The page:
The number of hate crimes motivated by hatred of religion or ethnicity or race is increasing in Canada. The Canadian Government’s Report on Systematic Racism and Religious Discrimination Including Islamophobia (published February 2018) finds that most of these crimes are non-violent, and mostly committed by males under 24 years old. It also found that 53% of the religiously motivated crimes were against women.

On January 29th, 2017, a Mosque in Quebec City was the site of a mass shooting as the community gathered for evening prayers. Six worshipers were killed when a gunman opened fire. Vigils were held across Canada to show sympathy and support for the victims and families, many of which were attended by the Trudeau family and other government officials. Quebec Premier Phillipe Couillard tweeted that Quebec “rejects this barbaric violence” and denounced the attack as terrorism. The gunman was charged with murder however, and not terrorism.

One year later, as memorials for the victims were held once again across the country, a Mosque in Bells Corners Ottawa was defaced. Posters with hateful messages and white supremacist sentiments greeted Ottawa worshippers as they arrived for morning prayers. Since these are classified as non-violent acts, the investigation to find the culprits is not only on-going but slow-going.

These actions of hate and of ‘Othering’, lump different types of people together, and allow for the innocent to be targeted, as happened in the Quebec shooting and in the community that was attacked right here in Ottawa. Both the people being targeted and those doing the targeting are Canadians. They are our neighbors, our friends. They are the people we wave to as we pick our kids up from school. The lady who held the door for us at the grocery store. The man who shoveled our driveway when he was out shoveling his own.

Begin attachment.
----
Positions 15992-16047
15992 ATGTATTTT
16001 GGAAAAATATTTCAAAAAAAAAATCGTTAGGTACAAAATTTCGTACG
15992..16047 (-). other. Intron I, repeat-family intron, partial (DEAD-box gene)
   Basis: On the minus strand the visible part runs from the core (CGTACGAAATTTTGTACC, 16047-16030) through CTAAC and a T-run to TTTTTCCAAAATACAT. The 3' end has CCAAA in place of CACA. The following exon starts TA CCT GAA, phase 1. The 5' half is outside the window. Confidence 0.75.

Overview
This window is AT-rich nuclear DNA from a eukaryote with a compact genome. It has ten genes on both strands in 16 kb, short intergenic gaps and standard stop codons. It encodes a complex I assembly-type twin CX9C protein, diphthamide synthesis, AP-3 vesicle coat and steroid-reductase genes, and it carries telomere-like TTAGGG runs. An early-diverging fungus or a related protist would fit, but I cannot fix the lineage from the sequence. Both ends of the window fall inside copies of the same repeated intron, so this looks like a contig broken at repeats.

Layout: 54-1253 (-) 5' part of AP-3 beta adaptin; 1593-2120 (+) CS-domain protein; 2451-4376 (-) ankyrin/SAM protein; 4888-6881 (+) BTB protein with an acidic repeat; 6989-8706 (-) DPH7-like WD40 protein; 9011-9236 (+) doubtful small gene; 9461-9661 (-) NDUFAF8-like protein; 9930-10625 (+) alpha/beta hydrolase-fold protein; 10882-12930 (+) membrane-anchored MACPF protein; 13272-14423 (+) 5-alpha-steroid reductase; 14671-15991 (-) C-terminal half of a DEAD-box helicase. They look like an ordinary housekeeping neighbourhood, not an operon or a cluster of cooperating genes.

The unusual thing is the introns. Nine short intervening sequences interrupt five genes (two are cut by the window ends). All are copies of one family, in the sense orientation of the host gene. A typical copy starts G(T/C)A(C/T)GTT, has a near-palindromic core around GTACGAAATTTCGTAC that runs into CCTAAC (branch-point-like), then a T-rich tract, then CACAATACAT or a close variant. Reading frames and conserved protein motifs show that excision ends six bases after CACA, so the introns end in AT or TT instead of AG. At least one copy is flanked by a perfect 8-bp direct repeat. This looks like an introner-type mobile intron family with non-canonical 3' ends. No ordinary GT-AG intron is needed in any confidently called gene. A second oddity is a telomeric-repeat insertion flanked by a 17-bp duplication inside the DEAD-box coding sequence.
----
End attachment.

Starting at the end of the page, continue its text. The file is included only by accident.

Islamophobia is an umbrella term that lumps together hate for peoples from a certain ethnic origin, of a certain race, and/or belonging to a certain religion. Although broad, this term can be important in the formation of dialogues. If we are truly multicultural here in Canada, then we should seek to educate each other about our cultural practices and religious beliefs. One of these is the Muslim faith. Islamophobia is a term that encompasses the way that certain religions have been lumped together with sentiments of fear and terror. This “phobia of Islam” that Canada is experiencing needs to be addressed.

Ali Rizvi, an author quoted in the Report on Systematic Racism and Religious Discrimination Including Islamophobia, is critical of the term. He says using such a generalization can threaten any legitimate criticism of Islams. Writing all criticism off as Islamophobia could deepen the chasm between the secular (and historically Christian) communities and Muslim communities. Even the report itself could not define Islamophobia. It offered at least seven definitions, without confirming which it used. This is an indication that this term is ineffective, or at least needs more research. The way to do that is to educate each other, and to resist this growing culture of fear.